A protester claiming to be an undocumented immigrant interrupted Saturday’s keynote address by Jose Antonio Vargas at Facing Race, a three-day conference in Atlanta presented by Race Forward: The Center for Racial Justice Innovation.
Jose Antonio Vargas, also an undocumented immigrant and founder of nonprofit media and culture organization Define American, was describing the “extreme panic” in undocumented communities since Donald Trump won the presidential election.
Then 15 minutes into his speech, Jonathan Perez, an undocumented black Colombian Indigenous attendee, shouted that U.S. citizenship and American identification shouldn’t be a desirable goal for undocumented people.
“What if we don’t want to be American?” Perez, who prefers to be identified by the pronoun “they,” said. “I don’t want to be American!”
Vargas, visibly surprised, pushed back. He said his concept of “America” and “American” was an expansive, inclusive one. In light of the United States’ history of colonization and imperialism, immigrants earned the right to identify as American, Vargas explained: “I’m American because the U.S. went to the Philippines. I am, here, because America was there.”
Trump’s win on Tuesday sent shock waves through undocumented communities across America. Given how a small but vocal minority of the conference’s 2,000 attendees reacted to Perez’s interruption—applause, nods of agreement—citizenship issues spark diverse and dissenting opinions among undocumented immigrants.
Vargas continued with his planned remarks after the brief protest. He urged lawmakers and the media to stop prioritizing white people over people of color. Indeed, by mid-century, the U.S. will become a minority-majority nation.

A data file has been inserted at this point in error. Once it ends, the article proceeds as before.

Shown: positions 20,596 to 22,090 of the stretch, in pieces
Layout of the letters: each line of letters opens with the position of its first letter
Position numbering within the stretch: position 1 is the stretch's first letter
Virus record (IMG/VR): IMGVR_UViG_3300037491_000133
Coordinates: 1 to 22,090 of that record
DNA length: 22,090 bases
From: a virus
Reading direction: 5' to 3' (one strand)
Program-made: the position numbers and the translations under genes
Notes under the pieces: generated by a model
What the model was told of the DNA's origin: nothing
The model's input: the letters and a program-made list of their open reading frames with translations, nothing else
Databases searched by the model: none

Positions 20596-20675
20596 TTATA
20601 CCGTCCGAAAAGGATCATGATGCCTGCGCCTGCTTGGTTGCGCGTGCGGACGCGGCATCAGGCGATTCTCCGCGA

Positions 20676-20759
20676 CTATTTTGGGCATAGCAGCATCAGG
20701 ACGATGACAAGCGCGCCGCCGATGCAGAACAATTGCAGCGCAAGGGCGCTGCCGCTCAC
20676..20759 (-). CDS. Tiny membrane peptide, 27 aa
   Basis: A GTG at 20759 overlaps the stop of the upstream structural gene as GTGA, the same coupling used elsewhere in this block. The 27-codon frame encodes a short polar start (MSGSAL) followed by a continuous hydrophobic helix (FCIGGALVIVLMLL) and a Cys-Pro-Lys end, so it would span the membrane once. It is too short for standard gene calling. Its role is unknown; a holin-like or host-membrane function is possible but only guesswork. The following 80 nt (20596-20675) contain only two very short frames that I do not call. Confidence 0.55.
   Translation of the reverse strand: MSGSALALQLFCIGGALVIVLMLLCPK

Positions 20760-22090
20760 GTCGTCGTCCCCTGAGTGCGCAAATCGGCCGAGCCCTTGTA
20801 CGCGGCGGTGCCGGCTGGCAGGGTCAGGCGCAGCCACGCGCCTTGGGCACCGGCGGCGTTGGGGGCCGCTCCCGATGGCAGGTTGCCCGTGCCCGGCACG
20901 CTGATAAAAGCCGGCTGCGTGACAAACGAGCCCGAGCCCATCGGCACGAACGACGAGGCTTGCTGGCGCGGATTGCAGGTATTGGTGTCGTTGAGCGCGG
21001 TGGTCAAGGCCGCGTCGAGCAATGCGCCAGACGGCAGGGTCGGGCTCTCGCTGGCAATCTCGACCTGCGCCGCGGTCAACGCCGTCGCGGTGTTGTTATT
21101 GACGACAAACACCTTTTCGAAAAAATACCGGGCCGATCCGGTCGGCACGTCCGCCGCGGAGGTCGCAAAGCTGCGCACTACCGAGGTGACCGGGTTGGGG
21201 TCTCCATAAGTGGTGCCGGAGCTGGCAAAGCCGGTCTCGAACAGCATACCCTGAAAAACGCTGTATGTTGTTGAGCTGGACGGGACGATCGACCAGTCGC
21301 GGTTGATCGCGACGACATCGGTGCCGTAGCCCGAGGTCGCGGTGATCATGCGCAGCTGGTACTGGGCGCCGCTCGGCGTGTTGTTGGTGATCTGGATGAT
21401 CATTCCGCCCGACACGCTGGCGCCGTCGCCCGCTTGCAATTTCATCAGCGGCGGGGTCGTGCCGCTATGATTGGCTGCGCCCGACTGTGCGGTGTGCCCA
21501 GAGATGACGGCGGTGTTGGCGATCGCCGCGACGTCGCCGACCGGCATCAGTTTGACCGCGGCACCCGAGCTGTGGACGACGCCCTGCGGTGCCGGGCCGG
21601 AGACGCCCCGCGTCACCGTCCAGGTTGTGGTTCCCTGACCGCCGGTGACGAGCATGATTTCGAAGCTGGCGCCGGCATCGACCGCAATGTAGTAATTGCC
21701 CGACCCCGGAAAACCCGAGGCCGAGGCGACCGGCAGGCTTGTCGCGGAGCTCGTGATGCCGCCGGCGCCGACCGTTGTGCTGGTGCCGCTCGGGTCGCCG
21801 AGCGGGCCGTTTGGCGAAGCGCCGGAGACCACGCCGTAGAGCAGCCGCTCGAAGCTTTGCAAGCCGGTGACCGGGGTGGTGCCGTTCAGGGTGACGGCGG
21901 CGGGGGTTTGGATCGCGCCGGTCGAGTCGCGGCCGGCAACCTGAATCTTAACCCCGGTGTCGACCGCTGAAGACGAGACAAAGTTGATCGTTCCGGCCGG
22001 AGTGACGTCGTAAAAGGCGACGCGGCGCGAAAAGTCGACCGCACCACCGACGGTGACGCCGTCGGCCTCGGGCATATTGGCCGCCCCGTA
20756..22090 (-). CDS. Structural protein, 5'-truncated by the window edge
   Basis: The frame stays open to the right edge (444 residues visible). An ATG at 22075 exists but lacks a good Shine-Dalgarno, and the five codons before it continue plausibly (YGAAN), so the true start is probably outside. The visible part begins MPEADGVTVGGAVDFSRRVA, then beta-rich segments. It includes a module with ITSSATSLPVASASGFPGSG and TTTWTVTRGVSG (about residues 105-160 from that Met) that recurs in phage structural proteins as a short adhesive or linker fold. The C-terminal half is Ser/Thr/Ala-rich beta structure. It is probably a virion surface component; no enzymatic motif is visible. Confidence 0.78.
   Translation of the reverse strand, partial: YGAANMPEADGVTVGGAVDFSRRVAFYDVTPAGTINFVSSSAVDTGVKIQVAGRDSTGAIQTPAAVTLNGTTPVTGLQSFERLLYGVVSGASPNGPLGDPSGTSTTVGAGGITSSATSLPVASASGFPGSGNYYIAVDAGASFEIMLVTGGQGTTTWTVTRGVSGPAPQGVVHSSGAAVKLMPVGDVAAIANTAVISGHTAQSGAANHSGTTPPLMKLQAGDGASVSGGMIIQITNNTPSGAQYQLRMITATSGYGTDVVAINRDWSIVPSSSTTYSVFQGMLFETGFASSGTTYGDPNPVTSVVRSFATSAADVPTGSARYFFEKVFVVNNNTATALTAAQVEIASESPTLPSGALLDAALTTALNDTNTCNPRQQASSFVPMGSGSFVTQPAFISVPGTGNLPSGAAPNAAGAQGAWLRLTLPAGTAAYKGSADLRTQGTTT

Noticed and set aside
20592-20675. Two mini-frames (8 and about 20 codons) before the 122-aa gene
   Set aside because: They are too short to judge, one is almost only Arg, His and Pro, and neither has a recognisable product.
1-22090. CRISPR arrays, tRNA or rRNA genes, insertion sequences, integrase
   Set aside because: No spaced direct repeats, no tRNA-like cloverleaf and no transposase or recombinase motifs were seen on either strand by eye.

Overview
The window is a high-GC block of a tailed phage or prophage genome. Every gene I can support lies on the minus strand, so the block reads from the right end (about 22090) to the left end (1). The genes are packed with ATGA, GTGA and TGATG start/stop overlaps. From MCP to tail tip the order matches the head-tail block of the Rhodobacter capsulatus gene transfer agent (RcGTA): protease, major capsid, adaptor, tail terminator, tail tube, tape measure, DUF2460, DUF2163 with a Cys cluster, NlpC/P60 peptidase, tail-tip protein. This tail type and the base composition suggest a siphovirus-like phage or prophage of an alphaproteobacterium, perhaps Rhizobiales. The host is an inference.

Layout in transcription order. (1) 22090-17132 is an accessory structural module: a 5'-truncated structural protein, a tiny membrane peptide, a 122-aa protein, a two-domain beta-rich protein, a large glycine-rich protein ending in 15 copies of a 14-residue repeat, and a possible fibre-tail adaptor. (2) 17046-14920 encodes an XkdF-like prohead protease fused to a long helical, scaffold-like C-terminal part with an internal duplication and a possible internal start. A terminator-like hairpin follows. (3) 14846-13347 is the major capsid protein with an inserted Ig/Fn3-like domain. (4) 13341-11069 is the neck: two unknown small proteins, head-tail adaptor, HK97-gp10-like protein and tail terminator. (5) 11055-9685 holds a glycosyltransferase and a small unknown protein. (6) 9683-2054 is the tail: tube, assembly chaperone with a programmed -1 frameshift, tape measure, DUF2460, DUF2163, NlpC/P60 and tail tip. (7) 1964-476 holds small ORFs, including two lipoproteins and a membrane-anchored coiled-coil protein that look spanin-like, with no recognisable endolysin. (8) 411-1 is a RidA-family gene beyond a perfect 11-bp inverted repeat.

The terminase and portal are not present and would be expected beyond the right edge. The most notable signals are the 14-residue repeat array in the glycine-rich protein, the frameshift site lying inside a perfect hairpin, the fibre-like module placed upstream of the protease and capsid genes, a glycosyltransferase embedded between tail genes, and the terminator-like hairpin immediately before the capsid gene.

“We can no longer settle for easy and comfortable questions,” Vargas said. “The stories about immigration have been too simplistic. We are so busy politicizing the issue, we have failed to ask essential questions about why people move.”
“How does U.S. policy affect migration patterns? What role does the U.S. play in this chain of migration?”
After Vargas finished his speech, Race Forward founding executive member Gary Delgado joined him on stage for a brief conversation and Q&A. Immediately after they left, a group of six protesters, including Perez, gathered around the podium and addressed the audience.
“Citizenship is not the answer,” they told the crowd. “We are getting killed. We do not have time to wait for citizenship.”
Perez, a member of the Los Angeles-based Immigrant Youth Coalition, told me that citizenship—like desegregation—is a delusion. “Brown v. Board made segregation in schools illegal, and look where we are right now. We are highly segregated,” they told me.
Instead of fighting for legal citizenship status in America, Perez and his organization advocate for the unconditional halt of deportations.
“We don’t need your fucking papers; we need to dismantle the system,” they said, adding that citizenship should include basic human needs, such as housing or healthcare. “Black lives, in that sense, don’t even have true citizenship—even with papers.”
Yessica Gonzalez, Perez’s fellow protester, agreed. Gonzalez, who prefers to be identified by the pronoun “they,” wants the concept of immigrant rights to be based on justice and humanity, rather than citizenship.
“Citizenship only benefits white-skinned folks,” they said. “It’s time to reject blanket solutions for undocumented immigrants.”
Anjali Enjeti’s work has most recently appeared in the Atlanta Journal Constitution, The Guardian, The New York Times, Washington Post, NBC, Pacific Standard, and elsewhere. She teaches creative writing at the Etowah Valley Writers Institute, the MFA program at Reinhardt University.